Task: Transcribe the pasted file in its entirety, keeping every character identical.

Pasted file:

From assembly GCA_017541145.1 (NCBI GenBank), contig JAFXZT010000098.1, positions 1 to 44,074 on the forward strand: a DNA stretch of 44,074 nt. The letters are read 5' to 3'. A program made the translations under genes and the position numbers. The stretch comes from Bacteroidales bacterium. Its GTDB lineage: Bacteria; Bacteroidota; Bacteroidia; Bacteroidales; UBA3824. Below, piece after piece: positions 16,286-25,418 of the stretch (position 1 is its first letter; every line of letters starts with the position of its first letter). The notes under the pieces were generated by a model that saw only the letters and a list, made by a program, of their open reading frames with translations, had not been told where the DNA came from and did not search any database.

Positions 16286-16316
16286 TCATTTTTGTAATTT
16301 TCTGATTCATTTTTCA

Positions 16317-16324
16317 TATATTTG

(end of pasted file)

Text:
From assembly GCA_017541145.1 (NCBI GenBank), contig JAFXZT010000098.1, positions 1 to 44,074 on the forward strand: a DNA stretch of 44,074 nt. The letters are read 5' to 3'. A program made the translations under genes and the position numbers. The stretch comes from Bacteroidales bacterium. Its GTDB lineage: Bacteria; Bacteroidota; Bacteroidia; Bacteroidales; UBA3824. Below, piece after piece: positions 16,286-25,418 of the stretch (position 1 is its first letter; every line of letters starts with the position of its first letter). The notes under the pieces were generated by a model that saw only the letters and a list, made by a program, of their open reading frames with translations, had not been told where the DNA came from and did not search any database.

Positions 16286-16316
16286 TCATTTTTGTAATTT
16301 TCTGATTCATTTTTCA

Positions 16317-16324
16317 TATATTTG